Running a business requires some level of discipline from both the employer and the employees. A workplace with highly disciplined personnel provides the most conducive work environment for everyone associated with a business. Among the relationships regulated by statute is the employer-employee relationship, the regulating statutes being employment laws.
Many states have in place employment laws applicable to their residents; therefore, employers need to establish laws applicable to businesses at the state and federal levels. The constant worry that most employers subsequently have is how to legally discipline an employee without getting into hot water?
One fact about an employer taking disciplinary action against an employee is that effecting discipline on an employee is not illegal unless the disciplinary measure employed violates employment laws’ provisions.
Tips on how to legally discipline an employee
1. Seek knowledge on the status of employment laws on disciplining employees
The good news about the employee disciplinary measures is that employers have the freedom of formulating rules applicable to their business. While doing so, there are statutes that employers must comply with or risk repercussions. For example, older employees fall in the protected class, guarded against discrimination on the grounds of age.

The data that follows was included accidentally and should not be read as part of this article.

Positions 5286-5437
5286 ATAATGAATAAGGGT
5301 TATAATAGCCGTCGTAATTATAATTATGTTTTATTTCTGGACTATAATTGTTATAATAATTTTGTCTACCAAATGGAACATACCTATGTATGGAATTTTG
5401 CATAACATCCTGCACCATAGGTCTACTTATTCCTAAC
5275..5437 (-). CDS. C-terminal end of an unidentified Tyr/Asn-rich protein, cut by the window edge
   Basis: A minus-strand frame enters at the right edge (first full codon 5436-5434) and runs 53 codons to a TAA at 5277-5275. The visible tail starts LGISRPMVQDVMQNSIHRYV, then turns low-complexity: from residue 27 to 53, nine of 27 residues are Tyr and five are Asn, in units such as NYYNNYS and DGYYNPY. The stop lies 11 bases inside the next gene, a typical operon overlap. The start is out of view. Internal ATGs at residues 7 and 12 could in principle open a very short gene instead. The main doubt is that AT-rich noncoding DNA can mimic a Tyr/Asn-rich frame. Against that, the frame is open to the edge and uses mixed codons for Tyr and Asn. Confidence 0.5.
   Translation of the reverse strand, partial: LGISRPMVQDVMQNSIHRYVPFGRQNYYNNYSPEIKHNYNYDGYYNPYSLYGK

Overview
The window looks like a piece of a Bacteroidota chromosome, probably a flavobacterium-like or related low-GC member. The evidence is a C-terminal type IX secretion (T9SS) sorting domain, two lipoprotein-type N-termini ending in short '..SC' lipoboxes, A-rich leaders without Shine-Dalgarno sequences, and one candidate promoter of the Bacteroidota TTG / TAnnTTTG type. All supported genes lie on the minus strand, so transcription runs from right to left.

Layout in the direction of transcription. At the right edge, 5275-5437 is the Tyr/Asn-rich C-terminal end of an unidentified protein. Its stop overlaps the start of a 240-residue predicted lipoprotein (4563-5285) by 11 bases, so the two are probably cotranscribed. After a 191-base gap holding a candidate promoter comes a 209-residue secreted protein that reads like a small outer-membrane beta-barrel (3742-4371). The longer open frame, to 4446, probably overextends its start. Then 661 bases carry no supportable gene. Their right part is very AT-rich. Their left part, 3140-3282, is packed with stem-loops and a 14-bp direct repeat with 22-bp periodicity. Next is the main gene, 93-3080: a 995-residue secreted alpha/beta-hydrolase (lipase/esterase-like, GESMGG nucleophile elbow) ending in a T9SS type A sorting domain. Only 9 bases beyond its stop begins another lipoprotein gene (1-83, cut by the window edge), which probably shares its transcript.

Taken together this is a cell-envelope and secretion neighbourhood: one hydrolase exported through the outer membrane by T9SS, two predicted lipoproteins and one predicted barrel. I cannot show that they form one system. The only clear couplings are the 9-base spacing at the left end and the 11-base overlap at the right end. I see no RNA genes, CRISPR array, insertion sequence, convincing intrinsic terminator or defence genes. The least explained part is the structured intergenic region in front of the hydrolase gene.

The Age Discrimination in Employment Act of 1967 outlaws any form of discrimination when employing or during the employment duration of older employees. Therefore when an employer is taking disciplinary action against an older employee, it is important to ensure that any motive that would point towards discrimination is addressed internally before any information spills out.
The Age Discrimination Act of 1975 gives provisions under section 6103(b) of actions that count as nonviolative, which, if duly followed by an employee, can guard against lawsuits arising from disciplinary measures. Understanding most employment laws require legal knowledge; therefore, an employer who seeks to understand the legality of the disciplinary measures used within their business should consult with an employment attorney for proper interpretation of the law.
2. Ensure internal rules include clauses on termination of the contract
States like Texas are employment at will states. However, to retain the best talent in a business, an employer might consider hiring some employees on a contractual basis with specific clauses governing the employment relationship. While an employer can hire and fire at will, breach of contract is a ground for instituting an employment dispute citing wrongful termination.
A good attorney can help draft an employment contract factoring in instances that warrant termination even if an employee is employed on special contract terms. Additionally, internal business laws constitute the evidence employers can rely on if an aggrieved employee decides to sue. Therefore employers need to ensure that the internal business laws have a clause on termination at will.